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10 Causes of Dry Skin In Vizslas & What To Do (Vet Advice)

If your Vizsla has dry skin you’ll want to know what’s causing it and how to best resolve it. Dry skin not only looks unpleasant but can feel unpleasant too. There are quite a few possible causes, and it is essential to get to the bottom of things to provide the correct treatment.

While dry skin is not an emergency and is unlikely to lead to any significant health issues, it should not be ignored. The discomfort that goes hand in hand with dry skin can lead to itching and secondary bacterial or yeast infections. In addition, dry skin can be a sign of a chronic health condition, so it is worth paying attention to.


10 Common Causes Of Dry Skin In Vizsla

There is more than one cause of dry skin, and sometimes it can take a little detective work to determine what is going on with your Vizsla.

Really, we should be looking at dry skin as an indication that something is not quite right, rather than as a condition in itself. It can often tell us that the dog’s body is out of balance and informs us we need to dig a little deeper.

Possible causes for dry skin can include:

1. Hypothyroidism

An underactive thyroid gland results in an endocrine disorder known as hypothyroidism. Vizslas tend to develop this condition when middle-aged or older. Signs can include lethargy, weight gain, heat-seeking behavior, and chronic skin issues.

Skin issues including flaking, dryness, and alopecia may all be present. Dogs may also develop a ‘rat tail’ and hyperpigmentation (dark skin). Blood tests can confirm the diagnosis, and it can usually be very well managed with daily medication.

2. Too many baths

Correct bathing frequency is widely misunderstood, and rightfully so, as it can change from breed to breed. In general, for Vizslas, bathing should be relatively infrequent, and they should receive a bath no more than once every 3-4 months.

Overbathing, especially with harsh shampoos (which most regular pet shampoos are), will strip their natural oils, leaving them dry and irritated.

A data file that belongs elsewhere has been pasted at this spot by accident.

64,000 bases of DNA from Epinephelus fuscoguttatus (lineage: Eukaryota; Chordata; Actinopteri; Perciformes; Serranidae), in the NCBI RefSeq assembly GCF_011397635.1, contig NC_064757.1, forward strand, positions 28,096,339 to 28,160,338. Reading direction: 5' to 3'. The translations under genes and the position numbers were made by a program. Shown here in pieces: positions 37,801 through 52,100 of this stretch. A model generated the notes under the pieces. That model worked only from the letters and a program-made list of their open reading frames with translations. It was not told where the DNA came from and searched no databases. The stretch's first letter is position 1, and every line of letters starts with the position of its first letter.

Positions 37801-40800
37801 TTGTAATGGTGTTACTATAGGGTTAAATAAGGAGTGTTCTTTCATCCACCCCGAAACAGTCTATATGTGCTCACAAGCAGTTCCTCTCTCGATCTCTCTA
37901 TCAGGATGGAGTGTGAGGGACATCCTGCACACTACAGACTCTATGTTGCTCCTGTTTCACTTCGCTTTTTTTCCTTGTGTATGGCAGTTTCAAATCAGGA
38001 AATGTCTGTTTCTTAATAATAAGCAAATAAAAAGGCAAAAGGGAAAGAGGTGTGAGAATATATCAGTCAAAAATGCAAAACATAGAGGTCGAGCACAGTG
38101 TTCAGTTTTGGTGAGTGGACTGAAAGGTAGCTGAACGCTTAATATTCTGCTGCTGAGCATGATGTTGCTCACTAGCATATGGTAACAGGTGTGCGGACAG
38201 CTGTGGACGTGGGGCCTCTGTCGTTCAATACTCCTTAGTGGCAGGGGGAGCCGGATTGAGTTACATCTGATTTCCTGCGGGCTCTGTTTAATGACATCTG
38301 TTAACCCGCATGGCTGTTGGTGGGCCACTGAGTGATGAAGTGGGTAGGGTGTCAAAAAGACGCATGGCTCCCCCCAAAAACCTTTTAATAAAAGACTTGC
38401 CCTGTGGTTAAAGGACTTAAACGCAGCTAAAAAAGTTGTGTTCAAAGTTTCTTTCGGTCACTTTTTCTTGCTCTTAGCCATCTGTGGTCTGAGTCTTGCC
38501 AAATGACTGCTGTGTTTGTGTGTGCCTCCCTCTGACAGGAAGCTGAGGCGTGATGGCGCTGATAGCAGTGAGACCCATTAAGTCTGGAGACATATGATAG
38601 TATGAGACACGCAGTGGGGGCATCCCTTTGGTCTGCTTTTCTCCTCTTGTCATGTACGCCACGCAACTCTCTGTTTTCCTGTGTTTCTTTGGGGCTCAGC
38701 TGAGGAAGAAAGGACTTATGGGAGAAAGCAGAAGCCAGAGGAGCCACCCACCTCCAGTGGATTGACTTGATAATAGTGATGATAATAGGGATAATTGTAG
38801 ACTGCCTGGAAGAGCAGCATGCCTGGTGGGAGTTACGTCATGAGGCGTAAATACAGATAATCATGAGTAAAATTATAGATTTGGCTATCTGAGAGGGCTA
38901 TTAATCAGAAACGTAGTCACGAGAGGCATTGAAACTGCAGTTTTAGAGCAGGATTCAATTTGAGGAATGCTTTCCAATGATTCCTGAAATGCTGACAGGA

3. Cushing’s Disease

Another hormonal disease, those who have Cushing’s disease can be quite unwell. These Vizslas may have a bloated abdomen, excessive panting, and increased thirst and hunger. In addition, their skin and coat will be in poor condition.

The dry skin that occurs in this disease is due to ‘hyperkeratosis.’ This is a thickening of the outer layer of skin. Once treatment is started, the skin should improve within about 6-8 weeks. 

4. Sebaceous Adenitis

The Vizsla is genetically prone to this skin disease. On top of dry and flaky skin, dogs may have fur loss and large-scale formation. Importantly, dogs are rarely itchy (unless a secondary bacterial infection has manifested).

Topical therapies to break down the excess keratin should be used, as well as medicated shampoos and creams.

5. Improper diet or a malabsorptive disease

When a dog’s diet is lacking in specific nutrients, their skin can suffer and dry out. This is especially true when dogs are not fed enough omega 3 fatty acids and Vitamin A.

In some cases, the Vizsla will be fed an adequate diet but may be unable to utilize the nutrients. This can occur in some intestinal diseases, whereby the gut is too damaged to absorb the food properly. 

6. Parasites

Some parasitic infestations, such as Cheyletiella mites, can cause dry skin. Parasites can be easily diagnosed and treated by your vet. However, they may need to do some basic tests (such as a close-up skin exam or skin scrape) to get a definitive diagnosis.

7. Atopic dermatitis 

Many pedigrees (the Vizsla not excluded) can be prone to atopic dermatitis. This is because affected canines are allergic to things in their environment and/or diet.

As a result, these dogs will be itchy and often develop an overgrowth of yeast and bacteria on their skin. Anywhere on the body can be affected, but the belly, face, and paws tend to be hit the hardest. As well as dryness, you may notice that the skin is pink and inflamed.

8. Dehydration

It’s little wonder that a lack of hydration will lead to dehydrated/ chapped skin. Your dog needs to stay hydrated for many reasons, one of which is to support a healthy skin barrier. A dry and broken skin barrier can make a dog much more prone to infections and even allergies.